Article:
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  • Ethiopia’s Original Sin
  • Hassen Hussein (bio) and Mohammed Ademo (bio)

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“Battle of Adwa”

On March 1, Ethiopia marked the 120th anniversary of its victory over the invading Italian army in what has come to be known as the Battle of Adwa. In the capital, Addis Ababa, there was the predictable nationalist fanfare: Brass bands, led by baton twirlers, marched down a main thoroughfare; politicians stood behind a podium and gave self-congratulatory speeches; and silver-haired veterans in full regalia sang of wartime bravado as locals and diplomats [End Page 22] watched from Menelik II Square, named for the Abyssinian emperor who led the victorious rag-tag army and built the modern Ethiopian state.

“As it is a significant anti-colonial rebellion, we have made a call to celebrate the victory in all African countries and urged all black and oppressed people to mark the day,” Daniel Jote Mesfin, head of the Ancient Ethiopian Patriots Association, told Anadolu Agency.

But not even all Ethiopians agree with Mesfin’s call to “all black and oppressed people.” Adwa is among the most contested historical debates in the country. In mainstream Ethiopian historiography, the pivotal battle between Italy’s army, equipped with all the arsenals of destruction that the industrial revolution made possible, and Ethiopia’s motley warriors armed with spears, swords, and shields is cast not only as the event that cemented Ethiopia’s statehood but also as a proud symbol of black resistance against European colonial rule.

In the competing narrative—espoused by the Oromo and other marginalized ethnic groups in Ethiopia, who together form the majority of the country’s nearly 100 million people—the symbolism of Adwa is not so clear-cut. While it definitely marks the defeat of one colonial power, the Italians, it is also seen as a turning point in their own subjugation. The Battle of Adwa enabled Emperor Menelik II to consolidate his fledgling empire, using the same violent tactics that forged European colonial empires in Africa, Asia, and South America.

This history—and a lack of reckoning with it—lies at the heart of the debate over Ethiopia’s future. Ethiopia’s failure to acknowledge past wrongs still divides the country. The state’s historical narrative beginning at Adwa provides the foundation for a nationalist myth that excludes most of Ethiopia’s population and treats the Oromo and other minority groups as subjects, not citizens. Revising the official history of Adwa may sound like a small step, but it’s a crucial move toward establishing a genuinely multi-national, multi-ethnic Ethiopia.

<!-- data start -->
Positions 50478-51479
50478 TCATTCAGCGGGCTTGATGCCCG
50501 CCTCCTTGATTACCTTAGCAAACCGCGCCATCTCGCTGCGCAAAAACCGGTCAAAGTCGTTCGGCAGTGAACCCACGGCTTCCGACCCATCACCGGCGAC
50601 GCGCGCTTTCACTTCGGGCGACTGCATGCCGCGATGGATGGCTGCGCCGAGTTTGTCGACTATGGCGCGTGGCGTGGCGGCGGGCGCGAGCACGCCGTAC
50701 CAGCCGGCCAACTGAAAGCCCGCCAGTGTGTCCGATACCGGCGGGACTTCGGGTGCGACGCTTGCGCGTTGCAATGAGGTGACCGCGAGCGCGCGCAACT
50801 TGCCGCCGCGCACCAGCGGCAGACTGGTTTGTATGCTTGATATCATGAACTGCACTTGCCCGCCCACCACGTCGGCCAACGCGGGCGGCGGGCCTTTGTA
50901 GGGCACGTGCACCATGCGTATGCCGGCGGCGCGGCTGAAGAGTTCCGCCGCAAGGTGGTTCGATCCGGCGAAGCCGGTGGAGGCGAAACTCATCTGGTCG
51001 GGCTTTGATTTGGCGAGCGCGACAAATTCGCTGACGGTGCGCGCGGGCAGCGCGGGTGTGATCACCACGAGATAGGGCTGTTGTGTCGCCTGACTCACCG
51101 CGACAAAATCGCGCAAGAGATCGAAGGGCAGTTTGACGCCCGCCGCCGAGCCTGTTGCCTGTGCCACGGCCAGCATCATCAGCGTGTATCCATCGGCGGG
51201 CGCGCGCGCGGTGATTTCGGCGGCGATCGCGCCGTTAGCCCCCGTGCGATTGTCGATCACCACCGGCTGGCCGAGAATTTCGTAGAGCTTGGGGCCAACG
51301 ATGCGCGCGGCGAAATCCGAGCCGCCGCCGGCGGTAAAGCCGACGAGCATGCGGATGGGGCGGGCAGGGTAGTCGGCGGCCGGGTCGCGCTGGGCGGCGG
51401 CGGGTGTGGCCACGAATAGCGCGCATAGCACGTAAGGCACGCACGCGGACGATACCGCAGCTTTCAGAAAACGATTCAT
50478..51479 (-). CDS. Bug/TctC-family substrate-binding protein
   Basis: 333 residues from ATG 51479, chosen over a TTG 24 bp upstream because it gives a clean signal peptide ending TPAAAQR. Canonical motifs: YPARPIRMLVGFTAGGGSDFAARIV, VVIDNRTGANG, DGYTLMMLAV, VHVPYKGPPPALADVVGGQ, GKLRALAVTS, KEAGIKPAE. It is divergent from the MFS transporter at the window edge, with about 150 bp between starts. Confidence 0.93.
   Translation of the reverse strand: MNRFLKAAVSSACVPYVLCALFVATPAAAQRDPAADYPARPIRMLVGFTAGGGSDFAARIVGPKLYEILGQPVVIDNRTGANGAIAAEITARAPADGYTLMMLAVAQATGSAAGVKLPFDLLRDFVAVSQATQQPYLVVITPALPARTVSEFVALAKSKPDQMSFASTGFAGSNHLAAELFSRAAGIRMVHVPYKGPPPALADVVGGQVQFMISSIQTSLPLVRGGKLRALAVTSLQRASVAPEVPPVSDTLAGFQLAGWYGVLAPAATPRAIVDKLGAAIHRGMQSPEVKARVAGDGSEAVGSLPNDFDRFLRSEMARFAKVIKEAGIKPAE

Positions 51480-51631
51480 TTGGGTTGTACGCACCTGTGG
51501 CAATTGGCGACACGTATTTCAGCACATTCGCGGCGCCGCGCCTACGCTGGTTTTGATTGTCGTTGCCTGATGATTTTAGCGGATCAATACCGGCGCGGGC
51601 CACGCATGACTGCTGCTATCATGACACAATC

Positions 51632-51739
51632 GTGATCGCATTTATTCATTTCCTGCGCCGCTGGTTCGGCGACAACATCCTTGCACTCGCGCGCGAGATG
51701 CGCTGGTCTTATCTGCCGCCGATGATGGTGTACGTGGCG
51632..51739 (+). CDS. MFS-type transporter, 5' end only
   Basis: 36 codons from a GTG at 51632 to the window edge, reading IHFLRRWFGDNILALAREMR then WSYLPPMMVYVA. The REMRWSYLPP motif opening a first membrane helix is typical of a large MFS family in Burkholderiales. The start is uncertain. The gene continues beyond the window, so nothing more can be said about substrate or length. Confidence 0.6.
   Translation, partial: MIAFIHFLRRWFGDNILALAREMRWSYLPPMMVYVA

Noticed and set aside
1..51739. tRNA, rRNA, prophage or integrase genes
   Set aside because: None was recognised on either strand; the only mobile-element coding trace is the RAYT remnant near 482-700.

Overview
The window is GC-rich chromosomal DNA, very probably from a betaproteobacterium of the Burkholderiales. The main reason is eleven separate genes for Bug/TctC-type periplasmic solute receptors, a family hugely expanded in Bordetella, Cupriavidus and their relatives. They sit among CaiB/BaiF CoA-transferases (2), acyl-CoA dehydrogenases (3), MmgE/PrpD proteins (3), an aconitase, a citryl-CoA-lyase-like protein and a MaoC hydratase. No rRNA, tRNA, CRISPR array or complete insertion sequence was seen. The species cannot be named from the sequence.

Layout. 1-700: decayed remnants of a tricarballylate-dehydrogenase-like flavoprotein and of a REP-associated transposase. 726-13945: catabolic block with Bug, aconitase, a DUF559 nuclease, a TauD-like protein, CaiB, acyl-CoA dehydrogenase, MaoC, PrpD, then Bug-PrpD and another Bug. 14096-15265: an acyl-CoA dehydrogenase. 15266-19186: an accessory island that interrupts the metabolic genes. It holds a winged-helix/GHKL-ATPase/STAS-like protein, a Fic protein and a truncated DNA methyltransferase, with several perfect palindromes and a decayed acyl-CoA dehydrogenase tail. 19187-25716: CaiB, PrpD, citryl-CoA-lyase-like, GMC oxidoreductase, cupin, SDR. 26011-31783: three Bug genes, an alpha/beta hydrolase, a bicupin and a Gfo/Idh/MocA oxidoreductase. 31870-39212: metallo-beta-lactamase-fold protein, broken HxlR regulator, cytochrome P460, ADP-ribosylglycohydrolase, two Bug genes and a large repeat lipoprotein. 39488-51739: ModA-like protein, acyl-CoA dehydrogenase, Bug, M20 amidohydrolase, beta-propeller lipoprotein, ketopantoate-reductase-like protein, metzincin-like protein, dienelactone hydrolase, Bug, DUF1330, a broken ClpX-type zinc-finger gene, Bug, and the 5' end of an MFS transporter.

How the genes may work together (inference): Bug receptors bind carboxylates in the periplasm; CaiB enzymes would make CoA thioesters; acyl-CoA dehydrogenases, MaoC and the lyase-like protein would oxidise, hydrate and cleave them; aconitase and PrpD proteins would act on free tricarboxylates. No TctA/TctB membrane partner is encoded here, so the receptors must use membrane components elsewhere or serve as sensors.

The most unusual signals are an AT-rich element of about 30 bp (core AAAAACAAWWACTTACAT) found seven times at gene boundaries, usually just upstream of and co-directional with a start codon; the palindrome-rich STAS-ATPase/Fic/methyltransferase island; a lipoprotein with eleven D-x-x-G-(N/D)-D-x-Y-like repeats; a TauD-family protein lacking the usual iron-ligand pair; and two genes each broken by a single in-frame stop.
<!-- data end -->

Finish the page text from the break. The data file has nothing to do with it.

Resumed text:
What does not sit well, especially with the Oromo, is the conflation of Adwa with [End Page 23] its leader, Menelik, who reigned from 1889 to 1913. Among the Oromo, no person is as reviled as Menelik. To the elevation of Menelik as the quintessential black hero, Oromo historians retort that at the onset of the scramble for Africa, when European powers sought to divvy up the continent, Menelik was on a southward march, subjugating indigenous peoples in what is today southern Ethiopia.

To safeguard against his own colonial ambition, Menelik entered into pacts with various European powers, effectively facilitating their triumph in the sub-region to spare his nascent kingdom. This portrait of Abyssinia as a willing participant in Africa’s colonization is in sharp contrast to the sanitized account of Ethiopia as the beacon of black freedom.

The Battle of Adwa was in fact triggered by one such pact, the Treaty of Wichale. In a bid to prove itself to other Europeans as a worthy colonial power, Italy urged Menelik to abrogate the sovereignty of his kingdom and make it a protectorate. The Italians couldn’t convince Menelik, so they resorted to crass forgery: inserting texts in the Italian translation of the documents to the same effect. In breach of that pact’s stipulation of friendship and comity, Italy invaded Abyssinia and declared it part of its East African empire. Infuriated by the double treachery, Menelik and his commanders went straight into war preparations.

To counter this disadvantage in arms, Menelik rallied the very people he had just conquered and...